Mrs Theresah Chipesi of Kantuniweka group said they started a fish project in 2020 after receiving assistance from the LGDA.

“We have been growing traditional grains but due to poor rains we have also been experiencing food shortages,” she said. “LGDA helped us with materials to establish a fish pond and we provided labour. Some of the members dropped as they found digging a fish pond labour intensive and unbearable. We got the first fish seed from the LGDA.”

Mrs Maud Mutenhaonga of the same village said although the profits from fish production were still small, the women were managing to supply food for their families and send children to school.

“We sell our fish in the neighbourhood as we do not have refrigeration facilities. Sometimes we get US$18 per day and on a good day sales can rake in US$50 per day,” Mrs Mutenhaonga said.

Another member, Mrs Rhoda Mukaneta said fish farming was more lucrative than crop production which could be affected by drought or floods.

“We once tried conservation agriculture but still it failed. Now that we are producing fish we get money to buy food from Zambia. If we have another fish pond, we will increase production and get huge profits throughout the year,” she said.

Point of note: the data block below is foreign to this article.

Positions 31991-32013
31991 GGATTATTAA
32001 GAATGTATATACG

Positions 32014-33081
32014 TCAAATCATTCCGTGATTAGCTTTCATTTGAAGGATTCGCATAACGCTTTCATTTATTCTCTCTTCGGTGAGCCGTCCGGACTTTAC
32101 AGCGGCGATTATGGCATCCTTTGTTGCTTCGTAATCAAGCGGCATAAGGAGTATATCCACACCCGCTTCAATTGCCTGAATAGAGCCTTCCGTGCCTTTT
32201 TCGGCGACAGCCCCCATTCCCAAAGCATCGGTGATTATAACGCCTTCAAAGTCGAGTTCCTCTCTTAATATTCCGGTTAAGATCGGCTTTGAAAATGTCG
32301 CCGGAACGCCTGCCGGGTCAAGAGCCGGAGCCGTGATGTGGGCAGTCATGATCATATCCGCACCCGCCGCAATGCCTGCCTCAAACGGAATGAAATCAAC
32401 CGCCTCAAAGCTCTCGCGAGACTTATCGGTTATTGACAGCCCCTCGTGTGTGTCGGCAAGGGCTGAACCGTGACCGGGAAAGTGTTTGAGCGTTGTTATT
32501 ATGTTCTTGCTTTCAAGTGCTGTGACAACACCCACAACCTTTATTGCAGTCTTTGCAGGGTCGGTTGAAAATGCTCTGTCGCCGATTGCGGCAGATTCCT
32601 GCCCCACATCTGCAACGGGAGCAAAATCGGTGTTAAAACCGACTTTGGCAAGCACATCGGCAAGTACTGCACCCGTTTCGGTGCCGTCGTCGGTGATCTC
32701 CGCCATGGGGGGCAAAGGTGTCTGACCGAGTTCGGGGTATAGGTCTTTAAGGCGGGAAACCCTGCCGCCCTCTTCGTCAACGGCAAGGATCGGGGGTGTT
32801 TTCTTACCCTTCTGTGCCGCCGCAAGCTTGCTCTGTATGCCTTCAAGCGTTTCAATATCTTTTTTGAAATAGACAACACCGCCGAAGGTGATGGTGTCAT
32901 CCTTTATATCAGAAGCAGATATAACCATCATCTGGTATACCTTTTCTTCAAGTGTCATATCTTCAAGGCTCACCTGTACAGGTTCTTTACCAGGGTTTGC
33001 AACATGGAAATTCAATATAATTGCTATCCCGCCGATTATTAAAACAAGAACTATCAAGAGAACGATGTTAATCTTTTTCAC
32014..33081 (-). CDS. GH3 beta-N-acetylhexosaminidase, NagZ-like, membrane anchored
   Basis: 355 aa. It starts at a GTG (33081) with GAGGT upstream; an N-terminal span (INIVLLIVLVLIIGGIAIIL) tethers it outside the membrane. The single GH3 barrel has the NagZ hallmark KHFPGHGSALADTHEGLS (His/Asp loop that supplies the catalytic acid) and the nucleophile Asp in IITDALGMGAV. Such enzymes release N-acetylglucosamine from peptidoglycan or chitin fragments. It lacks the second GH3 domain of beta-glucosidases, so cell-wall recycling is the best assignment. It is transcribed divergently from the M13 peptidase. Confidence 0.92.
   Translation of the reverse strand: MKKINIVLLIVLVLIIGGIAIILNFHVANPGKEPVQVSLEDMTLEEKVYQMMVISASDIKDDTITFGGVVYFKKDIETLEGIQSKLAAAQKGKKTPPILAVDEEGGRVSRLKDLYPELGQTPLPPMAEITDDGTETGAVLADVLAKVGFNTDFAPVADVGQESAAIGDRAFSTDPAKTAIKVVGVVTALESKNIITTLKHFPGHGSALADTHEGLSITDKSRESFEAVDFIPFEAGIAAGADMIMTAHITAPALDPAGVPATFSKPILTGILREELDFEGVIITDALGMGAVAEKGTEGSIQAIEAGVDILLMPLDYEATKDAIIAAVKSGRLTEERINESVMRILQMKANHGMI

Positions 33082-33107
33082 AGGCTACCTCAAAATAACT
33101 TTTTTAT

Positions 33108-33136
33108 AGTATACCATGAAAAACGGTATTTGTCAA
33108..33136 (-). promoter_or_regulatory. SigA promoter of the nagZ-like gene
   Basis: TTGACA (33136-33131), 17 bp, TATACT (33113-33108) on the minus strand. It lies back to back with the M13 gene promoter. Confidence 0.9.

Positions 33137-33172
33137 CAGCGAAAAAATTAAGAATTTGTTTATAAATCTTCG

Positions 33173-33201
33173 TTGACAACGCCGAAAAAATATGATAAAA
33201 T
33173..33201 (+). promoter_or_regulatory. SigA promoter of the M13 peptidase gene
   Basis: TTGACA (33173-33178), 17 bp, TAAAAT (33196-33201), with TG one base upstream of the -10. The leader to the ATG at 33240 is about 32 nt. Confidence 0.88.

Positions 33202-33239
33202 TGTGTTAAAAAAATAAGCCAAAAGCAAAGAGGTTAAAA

The Kantuniweka Group has also established gardens surrounding the fish ponds.

The members use the waste water from the pond to water their vegetables.

“We now have vegetables and fish for relish. We no longer go for fishing along the Zambezi Valley. A number of people have been killed by crocodiles and elephants while fishing,” she said.

The members have not yet employed security officials and take turns to guard the pond at night. Mbire Rural District council assistant executive officer for natural resources Mr Obert Shoko said: “Mbire District was  predominantly in natural region 5 with some pockets in natural region 4.